@ The Black Heart, the Devonshire Arms, the Electric Ballroom, Powerhaus, the Roundhouse, the Underworld Camden, London UK
29 April 2022 – 1 May 2022
Review by Dovalde Gaidelionyte and The Flâneur
Photography by Ryan Shotison
Held across six Camden venues, the aluminum anniversary of Desertfest London was expected to be one of the biggest events for metal in the UK in 2022. With weekend tickets sold out and 83 bands added to the final bill, it was the place to be during the long weekend of early May Bank Holiday. Some of the amazing extras included not one but two warm-up parties on Thursday 28th – one at the Black Heart spearheaded by London institution Crypt of the Wizard, and a second at Hackney’s Studio 9294 which included a performance by Slift ahead of their Friday Desertfest bonanza; a tattoo booth organised by upcoming studio The Electric Paintbrush, with contributions by some of UK’s most sought out tattoo artists; coffee, cocktails, and killer vibes from Dark Arts Coffee; all-female owned independent jewellery at the Empress Emporium marketplace; more drinks and good fun from Camden Brewery; and last, but certainly not least, a host of end-of-the day DJ sets for those who may have not been defeated by a day of queuing, standing up, and continuously braving the walk to the Roundhouse and back.
It must be mentioned that Desertfest London’s 2022 line-up went through some major changes in the time since it was first envisioned in 2020. Corrosion of Conformity, Mos Generator, and Shuck had to cancel their Friday performances; Wino and Khemmis – Saturday; and The Obsessed, Somali Yacht Club, and Urne – Sunday. Additionally, due to unforeseen circumstances, Bonnacons of Doom and Huntsmen had to pull out on Friday and Saturday respectively. Despite that, the line-up was still packed with unmissable acts, and the Metal Rules crew was right in the middle of the action.
On approach to Camden everything looked calm, with very few festival-goers insight. It was a cold and dreary day, not the best for a festival with ‘desert’ in its name, but hey, at least it didn’t rain. It was also a workday which explained the relatively small crowd in the early hours. The wristband collection queue around Greenland Place and Greenland Road was very promising, though.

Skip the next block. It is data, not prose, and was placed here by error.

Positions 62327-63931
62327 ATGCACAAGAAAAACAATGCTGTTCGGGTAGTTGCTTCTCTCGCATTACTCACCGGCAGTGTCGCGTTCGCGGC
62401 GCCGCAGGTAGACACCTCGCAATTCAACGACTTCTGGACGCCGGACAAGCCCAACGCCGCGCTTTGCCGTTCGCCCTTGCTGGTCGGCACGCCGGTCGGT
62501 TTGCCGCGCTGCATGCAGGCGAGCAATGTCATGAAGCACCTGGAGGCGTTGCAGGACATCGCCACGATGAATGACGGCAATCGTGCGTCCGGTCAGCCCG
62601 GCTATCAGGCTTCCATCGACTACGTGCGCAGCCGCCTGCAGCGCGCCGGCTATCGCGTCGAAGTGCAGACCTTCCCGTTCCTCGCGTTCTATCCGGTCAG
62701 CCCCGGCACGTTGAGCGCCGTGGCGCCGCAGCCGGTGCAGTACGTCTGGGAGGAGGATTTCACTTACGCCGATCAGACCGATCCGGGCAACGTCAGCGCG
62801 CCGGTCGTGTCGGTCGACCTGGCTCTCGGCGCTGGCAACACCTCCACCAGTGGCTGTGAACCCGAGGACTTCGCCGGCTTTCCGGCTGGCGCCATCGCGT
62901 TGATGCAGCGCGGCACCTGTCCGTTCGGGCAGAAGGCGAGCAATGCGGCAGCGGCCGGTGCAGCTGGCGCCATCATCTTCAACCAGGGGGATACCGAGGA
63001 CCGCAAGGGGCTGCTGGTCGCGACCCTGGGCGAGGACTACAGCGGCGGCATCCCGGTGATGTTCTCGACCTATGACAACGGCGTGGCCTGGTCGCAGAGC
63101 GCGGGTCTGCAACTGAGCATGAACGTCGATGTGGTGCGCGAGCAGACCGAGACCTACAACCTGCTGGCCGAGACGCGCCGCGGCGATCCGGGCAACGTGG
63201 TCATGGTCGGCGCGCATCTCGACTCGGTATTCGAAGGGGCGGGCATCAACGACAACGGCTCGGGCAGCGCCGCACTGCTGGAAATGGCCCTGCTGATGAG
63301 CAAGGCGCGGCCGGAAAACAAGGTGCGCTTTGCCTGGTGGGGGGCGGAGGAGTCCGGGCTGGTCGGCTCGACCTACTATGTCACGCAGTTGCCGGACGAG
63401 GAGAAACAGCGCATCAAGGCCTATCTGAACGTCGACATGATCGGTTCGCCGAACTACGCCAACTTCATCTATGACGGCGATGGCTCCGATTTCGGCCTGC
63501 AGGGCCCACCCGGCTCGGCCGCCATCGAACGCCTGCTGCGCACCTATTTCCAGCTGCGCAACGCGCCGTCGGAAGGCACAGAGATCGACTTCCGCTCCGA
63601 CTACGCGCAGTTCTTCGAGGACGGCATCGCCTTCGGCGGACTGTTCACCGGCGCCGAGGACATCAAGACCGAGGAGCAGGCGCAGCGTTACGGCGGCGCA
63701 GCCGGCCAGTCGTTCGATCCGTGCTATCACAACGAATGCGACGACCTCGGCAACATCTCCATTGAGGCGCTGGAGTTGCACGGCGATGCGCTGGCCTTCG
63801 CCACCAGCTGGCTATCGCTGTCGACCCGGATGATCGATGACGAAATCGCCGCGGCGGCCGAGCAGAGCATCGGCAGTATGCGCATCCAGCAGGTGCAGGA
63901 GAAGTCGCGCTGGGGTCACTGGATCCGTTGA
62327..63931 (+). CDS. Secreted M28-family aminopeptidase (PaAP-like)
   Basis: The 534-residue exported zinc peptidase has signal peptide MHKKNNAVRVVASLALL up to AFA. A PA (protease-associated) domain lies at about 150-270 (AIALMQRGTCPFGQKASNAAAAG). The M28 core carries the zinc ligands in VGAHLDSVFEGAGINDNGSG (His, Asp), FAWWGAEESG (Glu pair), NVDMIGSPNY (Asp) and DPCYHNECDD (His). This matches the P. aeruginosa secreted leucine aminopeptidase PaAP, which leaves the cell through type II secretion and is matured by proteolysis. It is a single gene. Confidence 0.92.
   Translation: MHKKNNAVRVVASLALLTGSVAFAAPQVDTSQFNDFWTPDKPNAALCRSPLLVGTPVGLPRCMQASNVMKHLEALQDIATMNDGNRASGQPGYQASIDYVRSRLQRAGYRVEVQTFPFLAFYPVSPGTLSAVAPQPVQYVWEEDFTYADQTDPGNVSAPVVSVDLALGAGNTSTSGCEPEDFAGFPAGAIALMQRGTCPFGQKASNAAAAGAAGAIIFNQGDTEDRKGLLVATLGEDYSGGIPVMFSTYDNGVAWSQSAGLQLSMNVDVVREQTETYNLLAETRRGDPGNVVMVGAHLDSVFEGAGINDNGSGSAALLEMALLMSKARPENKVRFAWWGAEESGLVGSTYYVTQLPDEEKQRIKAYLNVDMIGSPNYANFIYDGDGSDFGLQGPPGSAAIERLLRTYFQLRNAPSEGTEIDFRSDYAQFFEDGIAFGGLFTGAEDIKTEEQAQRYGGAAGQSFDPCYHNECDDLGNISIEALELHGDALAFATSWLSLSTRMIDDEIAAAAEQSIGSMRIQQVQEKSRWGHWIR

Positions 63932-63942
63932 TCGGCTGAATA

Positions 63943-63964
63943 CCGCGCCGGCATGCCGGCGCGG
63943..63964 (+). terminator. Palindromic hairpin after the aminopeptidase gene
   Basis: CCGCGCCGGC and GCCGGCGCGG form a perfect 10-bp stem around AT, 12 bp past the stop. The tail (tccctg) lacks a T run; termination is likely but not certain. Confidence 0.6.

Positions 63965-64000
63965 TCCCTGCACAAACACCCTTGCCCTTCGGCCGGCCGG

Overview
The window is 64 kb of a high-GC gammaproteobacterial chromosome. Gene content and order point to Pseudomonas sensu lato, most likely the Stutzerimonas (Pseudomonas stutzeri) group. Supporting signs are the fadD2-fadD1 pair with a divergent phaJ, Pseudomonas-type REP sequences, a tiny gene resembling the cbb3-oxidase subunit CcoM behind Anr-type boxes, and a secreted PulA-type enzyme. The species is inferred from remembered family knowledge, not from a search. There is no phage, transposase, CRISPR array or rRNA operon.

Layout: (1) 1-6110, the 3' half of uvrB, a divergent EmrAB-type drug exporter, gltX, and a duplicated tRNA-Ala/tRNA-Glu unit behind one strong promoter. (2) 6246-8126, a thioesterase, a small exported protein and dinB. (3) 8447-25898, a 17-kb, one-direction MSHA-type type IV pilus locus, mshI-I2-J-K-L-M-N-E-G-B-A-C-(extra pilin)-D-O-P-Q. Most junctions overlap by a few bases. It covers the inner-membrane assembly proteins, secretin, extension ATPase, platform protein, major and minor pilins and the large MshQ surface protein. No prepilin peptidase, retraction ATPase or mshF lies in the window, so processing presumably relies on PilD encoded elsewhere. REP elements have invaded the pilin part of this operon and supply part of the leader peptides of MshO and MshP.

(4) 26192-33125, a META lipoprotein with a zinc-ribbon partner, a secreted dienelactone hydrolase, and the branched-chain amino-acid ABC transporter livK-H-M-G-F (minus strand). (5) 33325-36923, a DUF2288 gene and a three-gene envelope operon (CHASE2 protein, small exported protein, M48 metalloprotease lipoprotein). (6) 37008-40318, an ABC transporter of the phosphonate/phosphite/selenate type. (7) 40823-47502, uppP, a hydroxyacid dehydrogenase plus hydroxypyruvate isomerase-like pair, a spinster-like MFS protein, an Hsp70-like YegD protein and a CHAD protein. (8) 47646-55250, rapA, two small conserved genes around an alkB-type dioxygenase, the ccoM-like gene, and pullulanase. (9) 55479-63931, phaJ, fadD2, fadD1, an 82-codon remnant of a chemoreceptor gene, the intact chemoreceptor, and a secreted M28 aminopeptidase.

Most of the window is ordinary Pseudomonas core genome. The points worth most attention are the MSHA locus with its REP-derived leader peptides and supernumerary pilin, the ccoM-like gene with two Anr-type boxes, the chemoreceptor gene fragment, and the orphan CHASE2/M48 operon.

First band for the day was Blind Monarch at the Underworld – and were they an appropriate opening for a slow Friday afternoon. Their impossibly slow-paced punch-in-the-gut stoner sludge set the mood and got a good few heads banging. A sleepy audience was slowly waking up to the realisation that Desertfest had finally resumed, for the first time since 2019.
Then it was time for Gevaudian at the Black Heart, and the venue was already full to the brim to the point where attendees were crowded on the stairs. Gevaudian’s ability to deliver their intense atmospheric post metal/sludge concoction was truly impressive. The music was washing over like the tidal waves of a sea storm, and everyone was quietly enjoying it. Hopefully, these guys get more exposure in the future as they truly deserve it.
Next up was Lunar Effect at the Dev. They certainly brought a nice pace progression from that of Gevaudian. Their Black Sabbath-esque stoner doom sound is very much with what one has come to associate Desertfeast, and they delivered masterfully on it. The sound was impeccable and the public was grooving and bopping. Their vocalist’s live ability was absolutely enviable too (and, so was his hair).
At 4pm the Electric Ballroom was the place to be and the queue was legendary. It spanned nearly all the way around to the Dev and there were rumours of overselling. In fact, out of all three days, this was the only time the Electric Ballroom queue was this long. Perhaps, it was Slift’s Thursday performance which caused such an uproar. Perhaps, it was fans planning to stay at the venue for the rest of the day. It’s hard to say, but one thing is for certain: Slift absolutely killed it.